Pacifiers have both advantages and disadvantages. Pacifiers, which exert less abnormal pressure on the teeth than a thumb or other fingers, might prevent thumb sucking and thereby reduce the risk of developing severe malocclusion (overbite) and abnormal growth patterns of the structures that support the teeth (the maxilla and the mandible).
If thumb sucking continues after the permanent teeth have erupted, it has an even higher probability of causing permanent damage. Pacifier use can be controlled in a child in contrast to an appendage such as a thumb. Pacifiers have also been associated with a reduced incidence of SIDS.
It has been shown that long term use of pacifiers can cause dental problems. Misalignment of the teeth or malocclusions have been reported when infants use them beyond the age of 4. There is also a higher risk of ear infections with their continuing use. Limiting the use of pacifiers to the first 6 months or limiting their use to sleep times is recommended. Continuous use of pacifiers may also stunt speech development.
There is little evidence that orthodontic pacifiers are any better than conventional ones.
Choose pacifiers made of a more durable substance like silicon rather than latex, and be sure that the pacifier is made in one piece to avoid smaller parts from being detached and swallowed.
Pacifiers have not been associated with cavities but pacifiers should not be coated with sweets. Contrary to popular belief, pacifiers do not shorten the duration of breast feeding.
This syndrome, resulting from excessive baby bottle use, is characterized by the development of severe tooth decay with pain and infection. It can lead to extractions and extensive dental treatment.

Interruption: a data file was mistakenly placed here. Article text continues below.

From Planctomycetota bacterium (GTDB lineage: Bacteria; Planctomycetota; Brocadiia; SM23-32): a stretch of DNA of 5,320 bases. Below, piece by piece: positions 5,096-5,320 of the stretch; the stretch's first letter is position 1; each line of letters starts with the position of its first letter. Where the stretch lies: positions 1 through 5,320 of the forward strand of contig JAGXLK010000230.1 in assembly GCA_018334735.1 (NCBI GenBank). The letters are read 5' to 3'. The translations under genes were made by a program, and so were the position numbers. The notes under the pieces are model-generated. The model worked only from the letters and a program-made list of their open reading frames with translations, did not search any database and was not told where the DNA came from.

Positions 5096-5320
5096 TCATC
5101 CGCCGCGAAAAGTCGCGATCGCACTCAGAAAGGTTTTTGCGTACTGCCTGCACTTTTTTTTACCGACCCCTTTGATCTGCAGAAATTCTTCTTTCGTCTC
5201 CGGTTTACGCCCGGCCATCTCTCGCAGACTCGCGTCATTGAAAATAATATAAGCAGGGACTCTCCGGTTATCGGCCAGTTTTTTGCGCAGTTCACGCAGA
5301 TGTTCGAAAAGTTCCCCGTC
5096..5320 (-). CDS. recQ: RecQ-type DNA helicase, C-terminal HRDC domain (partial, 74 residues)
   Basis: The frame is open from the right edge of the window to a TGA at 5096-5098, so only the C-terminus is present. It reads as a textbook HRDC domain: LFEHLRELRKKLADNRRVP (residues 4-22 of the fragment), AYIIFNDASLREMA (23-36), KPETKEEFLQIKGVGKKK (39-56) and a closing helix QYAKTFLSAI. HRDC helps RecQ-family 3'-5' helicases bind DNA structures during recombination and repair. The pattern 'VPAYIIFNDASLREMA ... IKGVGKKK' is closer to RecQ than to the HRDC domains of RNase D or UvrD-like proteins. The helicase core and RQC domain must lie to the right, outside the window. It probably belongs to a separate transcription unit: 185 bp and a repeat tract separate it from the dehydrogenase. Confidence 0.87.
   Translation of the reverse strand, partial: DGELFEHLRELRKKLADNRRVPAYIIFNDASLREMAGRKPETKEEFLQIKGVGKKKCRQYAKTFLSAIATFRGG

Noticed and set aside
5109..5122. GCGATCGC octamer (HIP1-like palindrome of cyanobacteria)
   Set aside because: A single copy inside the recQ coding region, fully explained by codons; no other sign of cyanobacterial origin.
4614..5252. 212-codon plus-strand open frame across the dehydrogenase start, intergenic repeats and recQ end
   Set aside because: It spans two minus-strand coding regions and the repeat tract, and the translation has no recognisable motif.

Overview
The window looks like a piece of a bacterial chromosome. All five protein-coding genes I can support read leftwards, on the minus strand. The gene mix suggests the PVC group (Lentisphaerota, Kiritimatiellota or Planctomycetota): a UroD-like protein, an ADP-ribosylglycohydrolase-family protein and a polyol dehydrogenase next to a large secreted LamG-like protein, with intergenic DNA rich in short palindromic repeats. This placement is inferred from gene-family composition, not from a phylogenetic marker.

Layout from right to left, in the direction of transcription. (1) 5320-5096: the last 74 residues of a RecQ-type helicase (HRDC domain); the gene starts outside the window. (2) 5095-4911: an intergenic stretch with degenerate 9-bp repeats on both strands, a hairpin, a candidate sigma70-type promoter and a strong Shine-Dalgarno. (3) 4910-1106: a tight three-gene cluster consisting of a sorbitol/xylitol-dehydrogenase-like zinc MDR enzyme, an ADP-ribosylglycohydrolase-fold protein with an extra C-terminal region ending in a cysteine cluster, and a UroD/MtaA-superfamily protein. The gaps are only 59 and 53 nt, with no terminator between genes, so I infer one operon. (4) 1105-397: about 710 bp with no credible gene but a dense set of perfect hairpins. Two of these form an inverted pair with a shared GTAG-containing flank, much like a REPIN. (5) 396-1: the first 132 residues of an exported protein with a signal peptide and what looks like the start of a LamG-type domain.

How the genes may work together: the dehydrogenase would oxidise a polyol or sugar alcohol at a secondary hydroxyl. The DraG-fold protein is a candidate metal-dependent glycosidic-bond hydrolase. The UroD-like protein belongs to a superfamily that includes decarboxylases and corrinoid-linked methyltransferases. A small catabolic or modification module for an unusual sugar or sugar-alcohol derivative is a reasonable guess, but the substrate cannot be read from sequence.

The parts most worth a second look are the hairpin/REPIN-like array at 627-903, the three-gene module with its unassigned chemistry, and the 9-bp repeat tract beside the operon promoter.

Bacteria in the mouth use milk and other sweetened beverages for metabolism and create an acidic environment in the mouth causing the destruction of tooth enamel and creating cavities. Children suffering from baby bottle syndrome feed poorly and often fail to thrive. The damage initially appears as white lesions on the teeth and then later progresses to brown or black discoloration.
When the damage is severe, the crowns break down and permanent teeth may also be damaged. Malnutrition, with deficiencies in calcium and Vitamin D, may also lead to tooth enamel defects which predisposes the teeth to caries. The overall incidence of baby bottle syndrome varies from 3% to 6% in the general population but can be as high as 72% depending upon the population. The teeth most affected are the maximally and mandibular primary incisors followed by the primary molars.
Breast fed babies, although less likely to develop cavities compared to formula fed babies, can develop baby bottle syndrome when feeding is done on demand. Breast milk does not support the growth of bacteria, doesn't lower the acidity in the mouth and is therefore not as destructive. This is another reason why all mothers should be encouraged to breast feed their infants. Proper use of nipple gels will help heal the chapped, sore breasts that often prevent women from continuing breast feeding.
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